Transitioning from primary to secondary school is a very complex time for adolescents.  They may experience physical, intellectual, social, emotional, and moral changes at this time (Cauley & Jovanovich, 2006; Eccles & Wigfield, 1997; Jackson & Davis, 2000).  Students are expected to navigate changes in the way schools operate, the numerous expectations multiple teachers have of them as well as the changes their bodies are experiencing as they mature.  They are also expected to have computer skills, work independently, manage time effectively, be responsible for assignments and homework from multiple teachers, be self-directed and self-regulated.  These students are also adjusting to physical and emotional changes as their bodies transition into puberty.  The movement from primary to secondary school also has a social component as students are in a new social environment where they may know no one and therefore must make new friends and find their niche and social circle.  Traversing all these shifts may be easier for some students than it is for others. 

Parents need to be mindful that this is a transitional period for their child/ward and support them as they navigate this period.  Parents can:

  • Encourage self-advocacy- adolescents need to learn to speak up for themselves and know how to ask for what they need in a respectful manner. Encourage your child to contact the teacher when requiring clarification on assignments or when they cannot meet a deadline. Brainstorm with your child about what to say in the conversation, email or message. Teach your child to use the office as a resource to report incidents with peers. Help your child to frame reports and ensure they provide factual statements and plausible evidence. You can follow up with the teacher, dean, principal to see if your child spoke to them concerning the matter.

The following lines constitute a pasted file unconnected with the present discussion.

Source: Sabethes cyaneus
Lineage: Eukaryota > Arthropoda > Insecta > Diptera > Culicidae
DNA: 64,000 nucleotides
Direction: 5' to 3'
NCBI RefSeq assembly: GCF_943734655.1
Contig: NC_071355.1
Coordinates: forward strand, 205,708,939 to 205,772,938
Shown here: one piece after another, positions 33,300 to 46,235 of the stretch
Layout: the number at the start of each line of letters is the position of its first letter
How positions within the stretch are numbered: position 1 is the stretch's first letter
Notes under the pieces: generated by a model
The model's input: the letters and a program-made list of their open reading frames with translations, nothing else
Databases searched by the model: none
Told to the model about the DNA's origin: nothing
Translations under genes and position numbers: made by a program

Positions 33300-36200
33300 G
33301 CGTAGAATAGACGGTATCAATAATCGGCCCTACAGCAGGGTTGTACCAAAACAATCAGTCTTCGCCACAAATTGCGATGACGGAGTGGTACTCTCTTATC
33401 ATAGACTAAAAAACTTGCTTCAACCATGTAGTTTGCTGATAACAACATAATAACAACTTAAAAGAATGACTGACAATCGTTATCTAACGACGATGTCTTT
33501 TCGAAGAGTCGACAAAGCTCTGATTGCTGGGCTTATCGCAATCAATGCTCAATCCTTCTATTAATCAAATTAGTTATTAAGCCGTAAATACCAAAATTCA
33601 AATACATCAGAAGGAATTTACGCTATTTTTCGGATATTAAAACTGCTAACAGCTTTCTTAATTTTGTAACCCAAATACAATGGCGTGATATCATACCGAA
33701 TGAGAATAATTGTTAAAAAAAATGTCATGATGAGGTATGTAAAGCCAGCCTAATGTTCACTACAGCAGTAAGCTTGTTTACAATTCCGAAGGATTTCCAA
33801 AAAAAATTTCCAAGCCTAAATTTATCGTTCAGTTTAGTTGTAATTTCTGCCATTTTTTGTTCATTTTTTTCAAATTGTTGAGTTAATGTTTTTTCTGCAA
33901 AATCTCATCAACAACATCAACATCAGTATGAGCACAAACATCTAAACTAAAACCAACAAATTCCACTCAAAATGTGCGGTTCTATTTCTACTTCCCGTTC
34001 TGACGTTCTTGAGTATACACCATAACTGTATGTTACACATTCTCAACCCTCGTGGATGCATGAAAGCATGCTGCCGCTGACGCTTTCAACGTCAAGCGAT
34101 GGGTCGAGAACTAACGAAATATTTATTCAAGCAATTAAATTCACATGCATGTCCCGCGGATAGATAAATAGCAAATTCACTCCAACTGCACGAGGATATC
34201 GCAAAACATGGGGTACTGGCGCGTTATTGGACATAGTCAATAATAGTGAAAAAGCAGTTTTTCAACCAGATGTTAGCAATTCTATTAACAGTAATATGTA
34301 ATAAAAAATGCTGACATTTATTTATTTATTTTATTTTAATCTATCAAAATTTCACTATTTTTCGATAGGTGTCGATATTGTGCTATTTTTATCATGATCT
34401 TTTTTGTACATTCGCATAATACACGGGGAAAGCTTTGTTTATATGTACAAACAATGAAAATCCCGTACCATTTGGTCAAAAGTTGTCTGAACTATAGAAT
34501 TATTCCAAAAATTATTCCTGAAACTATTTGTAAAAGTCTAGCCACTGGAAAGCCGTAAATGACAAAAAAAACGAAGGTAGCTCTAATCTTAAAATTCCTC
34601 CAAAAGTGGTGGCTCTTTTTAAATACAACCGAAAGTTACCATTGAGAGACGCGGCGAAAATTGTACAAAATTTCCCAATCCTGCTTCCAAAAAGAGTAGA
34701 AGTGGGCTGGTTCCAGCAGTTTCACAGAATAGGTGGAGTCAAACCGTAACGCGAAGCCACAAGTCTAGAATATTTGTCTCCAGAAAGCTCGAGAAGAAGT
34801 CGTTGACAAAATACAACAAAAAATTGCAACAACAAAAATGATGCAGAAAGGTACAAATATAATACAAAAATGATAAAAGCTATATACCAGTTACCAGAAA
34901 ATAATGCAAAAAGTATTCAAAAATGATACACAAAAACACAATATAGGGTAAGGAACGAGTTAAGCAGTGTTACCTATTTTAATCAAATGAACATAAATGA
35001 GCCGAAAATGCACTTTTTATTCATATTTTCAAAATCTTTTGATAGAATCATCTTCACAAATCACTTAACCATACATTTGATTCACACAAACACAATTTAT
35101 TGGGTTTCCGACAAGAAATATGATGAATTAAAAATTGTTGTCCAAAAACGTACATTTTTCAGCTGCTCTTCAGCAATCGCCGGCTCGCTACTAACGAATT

• Allow the child to learn from his/her mistakes- adolescents need to suffer the consequences of their actions. Do not always rescue your child when s/he forgets the assignment at home or doesn’t finish the homework. Let your child get detention or a poor grade for being unprepared so s/he can change his/her habits. Instead ask your child about what s/he learned, how hard s/he is working and what support is needed.
  • Encourage positive risk-taking- adolescents will be exposed to lots of new activities and people. They should embrace this adventure and become comfortable with taking positive risks such as trying a new sport, joining a club, and expanding their circle of friends. You should praise your child’s effort and courage to try something new.
  • Keep communication and connection strong- your child may try to push you away to become more independent, but you need to find creative ways to stay connected. Ask your child about interesting or funny things that happened each day. If you allow your child to be on social media use this medium to have conversations and share ideas, carve out time to spend together by watching a movie, listening to music or engaging in a favourite recreation of the child’s choice.
ActivityDetails of Activity
IBM CourseUse the link to register your child to take part in activities which help them to develop their computer skills. Your child can get a certificate from IBM on completion of the course. RSC Activities – IBM Skills Build
Parental SessionsThe Student Support Services Division of the Ministry of Education will be hosting parenting sessions at your child’s school. Look out for the information from the school

Akos, P. (2002). Student perceptions of the transition from elementary to middle school. Professional School Counseling, 5(5), 339-345.

Bellmore, A. (2011). Peer rejection and unpopularity: Associations with GPAs across the transition to middle school. Journal of Educational Psychology, 103(2), 282-289.

Kingery, J., Erdley, C. A., & Marshall, K. C. (2011). Peer acceptance and friendship as predictors of early adolescents’ adjustment across the middle school transition. Merrill-Palmer Quarterly, 57(3), 215-243.

Cauley, K., & Jovanovich, D. (2006). Developing an effective transition program for students entering middle school or high school. Clearing House, 80(1), 15-25.

Eccles, J. S. & Wigfield, A. (1997). Young adolescent development. In J. L. Irvin (Ed.), What current research says to the middle level practitioner (pp. 15-29). Westerville, OH: National Middle School Association.

Somers, C. (2015). Tips for parents on a successful transition to middle school. Retrieved from GoodTherapy | Tips for Parents on a Successful Transition…